Black holes of a gravitational wave may have evolved from a single star

Black holes of a gravitational wave may have evolved from a single star

The two black holes that sent the first detected gravitational waves through outer space resulted from the death of one massive star.

"This is the cosmic equivalent of a pregnant woman who has given birth to twins," said astrophysicist Avi Loeb, in a statement from the Harvard-Smithsonian Astrophysicist Center.

Scientists believe that with the explosion of a massive star, its core is destroyed, turning into a black hole that is so dense that even the photons of light cannot leave this gravitational curvature of space and time.

Scientists discovered a burst of gamma radiation on September 14, 2015, a few seconds after the Laser Interferometric Gravitational-Wave Observatory (LIGO) received the first signal of gravitational waves produced, in this case, by the confluence of two black holes.

Gravitational waves are similar to electromagnetic radiation, like radio, visible light and X-rays, except that it is actually space, with its excitement.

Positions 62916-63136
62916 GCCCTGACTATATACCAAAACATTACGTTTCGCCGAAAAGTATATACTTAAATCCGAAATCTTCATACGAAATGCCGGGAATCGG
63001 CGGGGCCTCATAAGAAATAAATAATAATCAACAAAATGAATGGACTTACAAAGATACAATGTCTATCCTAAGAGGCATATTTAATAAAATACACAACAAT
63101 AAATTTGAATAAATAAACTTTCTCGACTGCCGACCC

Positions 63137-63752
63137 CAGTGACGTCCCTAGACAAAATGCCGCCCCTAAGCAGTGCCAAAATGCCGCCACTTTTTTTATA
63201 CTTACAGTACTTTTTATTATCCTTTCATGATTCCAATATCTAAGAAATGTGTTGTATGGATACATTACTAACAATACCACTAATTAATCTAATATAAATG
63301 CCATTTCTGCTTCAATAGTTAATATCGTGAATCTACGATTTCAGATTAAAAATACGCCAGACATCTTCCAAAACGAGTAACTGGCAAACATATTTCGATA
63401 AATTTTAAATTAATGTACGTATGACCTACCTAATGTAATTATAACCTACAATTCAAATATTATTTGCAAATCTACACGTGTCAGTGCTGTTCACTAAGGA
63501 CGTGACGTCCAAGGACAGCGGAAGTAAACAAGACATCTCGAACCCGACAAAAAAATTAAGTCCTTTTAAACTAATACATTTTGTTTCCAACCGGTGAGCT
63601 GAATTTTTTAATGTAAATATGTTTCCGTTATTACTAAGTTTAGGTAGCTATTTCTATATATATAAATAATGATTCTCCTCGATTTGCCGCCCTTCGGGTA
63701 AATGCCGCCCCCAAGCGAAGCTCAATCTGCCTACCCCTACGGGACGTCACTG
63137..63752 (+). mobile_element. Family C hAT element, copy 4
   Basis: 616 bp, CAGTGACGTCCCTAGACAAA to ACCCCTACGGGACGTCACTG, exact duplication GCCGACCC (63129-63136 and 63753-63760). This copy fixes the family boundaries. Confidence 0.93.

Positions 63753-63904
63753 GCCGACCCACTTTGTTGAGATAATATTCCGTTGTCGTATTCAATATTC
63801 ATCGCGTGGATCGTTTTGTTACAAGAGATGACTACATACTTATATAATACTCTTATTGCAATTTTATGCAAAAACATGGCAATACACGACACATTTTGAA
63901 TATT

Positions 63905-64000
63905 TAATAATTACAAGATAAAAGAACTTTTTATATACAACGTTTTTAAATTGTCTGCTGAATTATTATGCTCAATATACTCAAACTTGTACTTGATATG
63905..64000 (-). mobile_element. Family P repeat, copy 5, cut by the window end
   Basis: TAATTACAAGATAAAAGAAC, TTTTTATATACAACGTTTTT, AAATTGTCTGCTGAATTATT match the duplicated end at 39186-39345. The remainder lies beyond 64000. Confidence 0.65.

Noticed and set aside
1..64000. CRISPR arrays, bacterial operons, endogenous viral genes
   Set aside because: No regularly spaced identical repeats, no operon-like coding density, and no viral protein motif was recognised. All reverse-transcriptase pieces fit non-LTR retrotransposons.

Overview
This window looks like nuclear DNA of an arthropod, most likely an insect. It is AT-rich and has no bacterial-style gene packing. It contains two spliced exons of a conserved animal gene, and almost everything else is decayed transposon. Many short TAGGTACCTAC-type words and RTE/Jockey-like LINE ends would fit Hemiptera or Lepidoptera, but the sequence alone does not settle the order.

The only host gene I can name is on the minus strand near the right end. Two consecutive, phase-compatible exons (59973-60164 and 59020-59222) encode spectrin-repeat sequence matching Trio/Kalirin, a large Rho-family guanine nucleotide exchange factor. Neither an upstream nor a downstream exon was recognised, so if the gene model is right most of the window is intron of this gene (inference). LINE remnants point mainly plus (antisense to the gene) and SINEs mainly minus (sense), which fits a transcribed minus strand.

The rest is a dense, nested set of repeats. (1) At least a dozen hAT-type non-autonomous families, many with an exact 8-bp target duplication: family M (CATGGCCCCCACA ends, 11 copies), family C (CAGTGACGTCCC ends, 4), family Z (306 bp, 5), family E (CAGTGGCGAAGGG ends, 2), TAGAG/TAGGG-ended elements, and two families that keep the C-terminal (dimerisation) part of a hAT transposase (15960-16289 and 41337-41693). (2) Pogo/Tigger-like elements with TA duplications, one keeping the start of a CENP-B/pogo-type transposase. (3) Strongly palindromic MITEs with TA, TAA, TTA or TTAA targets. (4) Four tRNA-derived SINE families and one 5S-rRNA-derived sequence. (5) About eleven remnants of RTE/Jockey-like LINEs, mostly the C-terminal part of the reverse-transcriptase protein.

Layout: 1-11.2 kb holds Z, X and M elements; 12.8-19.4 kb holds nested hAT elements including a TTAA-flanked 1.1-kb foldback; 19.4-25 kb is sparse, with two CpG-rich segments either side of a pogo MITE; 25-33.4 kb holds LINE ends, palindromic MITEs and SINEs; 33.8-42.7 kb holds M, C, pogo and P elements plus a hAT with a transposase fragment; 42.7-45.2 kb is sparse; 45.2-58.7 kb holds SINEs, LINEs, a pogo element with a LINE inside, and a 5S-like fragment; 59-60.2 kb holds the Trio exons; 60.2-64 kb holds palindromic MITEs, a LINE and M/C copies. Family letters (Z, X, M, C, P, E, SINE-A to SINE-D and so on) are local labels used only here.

Loeb believes that this explosion of gamma radiation may indicate that the black holes seen by LIGO were twins, and resulted from the destruction of one star.

He suggested that if a star rotates very quickly, the core becomes like a dumbbell in shape, and then splits into two sections, each of which forms a black hole. "In the order of the strength of two gravitational-wave events and a gamma-ray burst, two black holes were to be born close to each other, with an initial separation the size of the Earth, and merging in a minute. The newly formed black hole filled with flowing matter, accumulating matter with every second of which the Sun is made, and, by increasing the leaps of matter that fly out of the range, creating an explosion, "the Harvard-Smithsonian Center for Astrophysics said in a statement.

NASA's Fermi gamma space telescope recorded a gamma explosion 0, 4 seconds after the detection of gravitational waves by LIGO. Both events are found in the same area of ​​the sky.

However, the European INTEGRAL gamma-ray satellite could not confirm the detection.

"The prospect of combining gamma radiated explosions and detecting a gravitational wave will present an alternative way to measure cosmic distances," Loeb added.

"Astrophysical black holes are much simpler than other distance indicators, such as supernovae, until they completely determine their mass and rotation," he said.

Loeb's research will be published in the new edition of the Astrophysical Journal Memorandum and will appear in the online archive

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